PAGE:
Over at the New York Times' Bats blog, Jay Schireiber raises, but doesn't answer, an interesting question. Between Jerome James and Carl Pavano, which New York free agent bust offered less return on the extravagant investment made in their athletic ability?
Pavano made more money, $39.95 million over the last four years, but spent less time in uniform than James. James, whose total take from the Knicks before Thursday's trade equals about $21.9 million, didn't actually sweat much during that time in uniform. He's played 15 minutes in four games over the last two seasons, which is only slightly more than the guy who sells you coffee.
James played 694 minutes all told in his Knicks career, which means he earned more than $31,500 per minute. That's a bargain compared to his $98,206 per point. Just as a frame of reference, if Kobe Bryant were paid on that scale he would have earned just under $6 million for his 61 point effort against the Knicks this season.
Breaking down Pavano's earnings is just as mind-boggling. He made more than $4.4 million for each of his nine victories and $274,250 per inning. His 26 total games means that he was paid more than $1.5 million just for showing up for work, which might make sense if he were some fantastical combination of Bob Gibson, Pedro Martinez and Tom Seaver but seems a bit wasteful for Pavano.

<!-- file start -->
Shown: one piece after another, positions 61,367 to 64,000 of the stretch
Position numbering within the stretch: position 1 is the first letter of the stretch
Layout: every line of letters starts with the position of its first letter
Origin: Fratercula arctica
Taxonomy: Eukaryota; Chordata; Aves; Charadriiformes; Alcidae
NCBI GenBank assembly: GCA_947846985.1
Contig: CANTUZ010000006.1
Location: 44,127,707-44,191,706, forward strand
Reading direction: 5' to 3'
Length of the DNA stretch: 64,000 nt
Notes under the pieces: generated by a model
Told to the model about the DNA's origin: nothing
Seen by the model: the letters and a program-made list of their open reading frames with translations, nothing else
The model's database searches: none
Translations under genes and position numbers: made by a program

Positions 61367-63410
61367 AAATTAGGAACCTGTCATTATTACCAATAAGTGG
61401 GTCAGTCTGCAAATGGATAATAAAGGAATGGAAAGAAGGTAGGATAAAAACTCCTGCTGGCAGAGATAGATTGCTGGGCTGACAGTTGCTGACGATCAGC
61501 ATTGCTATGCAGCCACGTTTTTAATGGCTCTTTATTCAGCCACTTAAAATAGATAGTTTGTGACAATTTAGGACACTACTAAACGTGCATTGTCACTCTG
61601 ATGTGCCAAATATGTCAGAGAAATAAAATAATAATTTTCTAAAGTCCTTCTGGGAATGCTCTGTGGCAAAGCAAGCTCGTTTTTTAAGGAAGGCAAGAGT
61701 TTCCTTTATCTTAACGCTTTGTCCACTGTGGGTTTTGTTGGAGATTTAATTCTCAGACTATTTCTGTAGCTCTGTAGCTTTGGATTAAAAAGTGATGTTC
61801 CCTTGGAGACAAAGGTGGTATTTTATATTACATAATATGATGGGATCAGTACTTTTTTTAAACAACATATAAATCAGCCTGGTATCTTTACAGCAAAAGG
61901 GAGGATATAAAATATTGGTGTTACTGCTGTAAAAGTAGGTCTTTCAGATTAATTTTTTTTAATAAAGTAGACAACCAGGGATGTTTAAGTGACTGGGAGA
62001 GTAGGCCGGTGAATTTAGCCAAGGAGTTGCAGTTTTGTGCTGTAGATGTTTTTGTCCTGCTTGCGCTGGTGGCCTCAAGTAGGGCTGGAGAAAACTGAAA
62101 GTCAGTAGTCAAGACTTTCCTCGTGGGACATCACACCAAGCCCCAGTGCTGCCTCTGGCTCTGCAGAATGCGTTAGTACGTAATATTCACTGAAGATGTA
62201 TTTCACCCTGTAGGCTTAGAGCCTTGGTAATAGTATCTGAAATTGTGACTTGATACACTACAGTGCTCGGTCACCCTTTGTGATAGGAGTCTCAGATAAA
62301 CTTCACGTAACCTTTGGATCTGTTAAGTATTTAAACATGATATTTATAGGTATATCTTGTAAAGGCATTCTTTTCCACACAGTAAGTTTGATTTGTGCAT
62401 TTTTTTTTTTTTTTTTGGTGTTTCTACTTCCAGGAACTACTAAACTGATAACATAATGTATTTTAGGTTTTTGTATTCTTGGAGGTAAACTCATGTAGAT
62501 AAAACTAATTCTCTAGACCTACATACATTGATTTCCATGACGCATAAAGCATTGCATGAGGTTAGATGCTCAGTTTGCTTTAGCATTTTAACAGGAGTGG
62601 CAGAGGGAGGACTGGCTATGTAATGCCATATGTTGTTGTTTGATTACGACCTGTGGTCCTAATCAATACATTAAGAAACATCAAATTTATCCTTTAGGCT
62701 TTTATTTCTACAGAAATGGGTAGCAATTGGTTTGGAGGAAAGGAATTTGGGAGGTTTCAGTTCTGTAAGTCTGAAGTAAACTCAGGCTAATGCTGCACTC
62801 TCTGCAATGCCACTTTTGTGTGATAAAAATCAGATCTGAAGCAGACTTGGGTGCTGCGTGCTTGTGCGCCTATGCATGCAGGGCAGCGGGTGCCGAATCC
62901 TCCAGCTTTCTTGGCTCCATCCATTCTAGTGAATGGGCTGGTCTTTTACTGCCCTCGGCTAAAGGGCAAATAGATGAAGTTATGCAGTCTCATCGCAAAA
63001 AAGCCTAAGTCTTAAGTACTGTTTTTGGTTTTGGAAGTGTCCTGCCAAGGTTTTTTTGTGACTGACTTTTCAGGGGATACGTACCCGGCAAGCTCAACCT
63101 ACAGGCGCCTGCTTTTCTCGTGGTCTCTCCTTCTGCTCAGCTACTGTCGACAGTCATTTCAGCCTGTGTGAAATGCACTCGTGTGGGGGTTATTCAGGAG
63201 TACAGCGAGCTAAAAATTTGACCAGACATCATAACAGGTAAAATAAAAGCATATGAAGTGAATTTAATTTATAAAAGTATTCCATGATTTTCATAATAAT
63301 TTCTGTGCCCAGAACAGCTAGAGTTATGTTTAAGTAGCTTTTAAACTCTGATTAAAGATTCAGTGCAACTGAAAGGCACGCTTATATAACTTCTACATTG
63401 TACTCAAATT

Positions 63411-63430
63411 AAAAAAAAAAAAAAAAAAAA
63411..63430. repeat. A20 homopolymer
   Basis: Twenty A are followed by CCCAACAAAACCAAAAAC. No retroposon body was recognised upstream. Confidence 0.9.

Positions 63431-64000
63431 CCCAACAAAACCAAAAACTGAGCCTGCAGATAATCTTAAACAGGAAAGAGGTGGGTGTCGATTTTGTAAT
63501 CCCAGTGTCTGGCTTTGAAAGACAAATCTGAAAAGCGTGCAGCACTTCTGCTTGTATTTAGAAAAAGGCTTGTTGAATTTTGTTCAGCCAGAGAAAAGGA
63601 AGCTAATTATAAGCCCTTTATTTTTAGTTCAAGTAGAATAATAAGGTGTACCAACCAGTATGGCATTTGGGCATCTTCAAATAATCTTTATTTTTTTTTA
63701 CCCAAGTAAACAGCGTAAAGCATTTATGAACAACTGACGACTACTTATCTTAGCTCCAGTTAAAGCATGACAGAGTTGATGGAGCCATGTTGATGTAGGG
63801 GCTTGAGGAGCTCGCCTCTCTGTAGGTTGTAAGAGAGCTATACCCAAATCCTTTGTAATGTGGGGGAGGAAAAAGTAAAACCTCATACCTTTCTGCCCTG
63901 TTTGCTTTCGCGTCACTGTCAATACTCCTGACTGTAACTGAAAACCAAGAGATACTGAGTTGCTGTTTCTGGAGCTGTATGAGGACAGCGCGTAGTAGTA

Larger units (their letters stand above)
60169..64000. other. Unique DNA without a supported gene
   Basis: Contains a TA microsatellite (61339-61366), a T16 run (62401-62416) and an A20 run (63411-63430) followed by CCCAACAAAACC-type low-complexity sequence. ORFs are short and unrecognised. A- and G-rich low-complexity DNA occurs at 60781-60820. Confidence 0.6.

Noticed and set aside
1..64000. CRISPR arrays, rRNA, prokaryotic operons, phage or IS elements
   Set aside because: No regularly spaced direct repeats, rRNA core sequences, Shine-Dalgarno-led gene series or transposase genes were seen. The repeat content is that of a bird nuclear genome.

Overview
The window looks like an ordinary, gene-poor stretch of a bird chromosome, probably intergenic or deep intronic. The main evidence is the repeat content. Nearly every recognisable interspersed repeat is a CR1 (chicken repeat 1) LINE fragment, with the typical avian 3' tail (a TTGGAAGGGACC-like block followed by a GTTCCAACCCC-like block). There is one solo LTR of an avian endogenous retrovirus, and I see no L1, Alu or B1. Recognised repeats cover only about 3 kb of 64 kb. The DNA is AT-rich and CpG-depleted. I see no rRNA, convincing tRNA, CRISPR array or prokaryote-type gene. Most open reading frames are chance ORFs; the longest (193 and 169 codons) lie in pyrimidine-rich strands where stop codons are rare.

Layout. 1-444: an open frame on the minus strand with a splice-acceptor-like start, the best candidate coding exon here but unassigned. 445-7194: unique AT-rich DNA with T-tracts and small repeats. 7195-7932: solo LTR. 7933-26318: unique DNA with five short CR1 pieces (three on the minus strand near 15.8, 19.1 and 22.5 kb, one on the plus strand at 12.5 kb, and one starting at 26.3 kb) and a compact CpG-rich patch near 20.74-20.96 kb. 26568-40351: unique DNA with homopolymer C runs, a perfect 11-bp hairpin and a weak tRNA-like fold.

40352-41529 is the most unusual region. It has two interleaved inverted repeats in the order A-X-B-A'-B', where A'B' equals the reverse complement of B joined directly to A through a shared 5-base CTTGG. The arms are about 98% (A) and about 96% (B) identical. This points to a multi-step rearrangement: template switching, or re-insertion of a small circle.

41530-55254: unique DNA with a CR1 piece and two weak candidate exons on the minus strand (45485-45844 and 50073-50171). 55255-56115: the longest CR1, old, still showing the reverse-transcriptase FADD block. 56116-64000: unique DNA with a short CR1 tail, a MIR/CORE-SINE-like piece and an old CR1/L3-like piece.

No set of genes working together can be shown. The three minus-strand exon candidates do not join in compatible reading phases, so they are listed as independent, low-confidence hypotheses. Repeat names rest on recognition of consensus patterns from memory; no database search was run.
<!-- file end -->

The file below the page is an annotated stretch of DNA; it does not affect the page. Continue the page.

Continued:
So which deal was worse? James never came off as badly as Pavano during their years in the city. His signing was always seen as an albatross around Isiah Thomas' neck and James himself came off as an affable, if overmatched, guy. Pavano, on the other hand, was dubbed "American Idle" by the press and disliked by his teammates. His injuries and the resulting desperate moves for starters were seen as a big reason for the Yankees postseason failures, while James was just one clown in the oversized Knicks circus.
When it came to their actual production, though, James is a clear loser. If Pavano had been relatively healthy, if he'd turned in four years of the 17 start, 4.77 ERA season he had in 2005 he would have been below average but he'd be in a slightly higher tier of free agent mistakes. If James was healthy for every day of the last three-plus years, he still would have been a fringe player on a bad team that could have used the money in much more useful ways.
Whichever guy is your choice, though, we can all agree that it's nice not to have either one clogging up the payroll in New York any longer.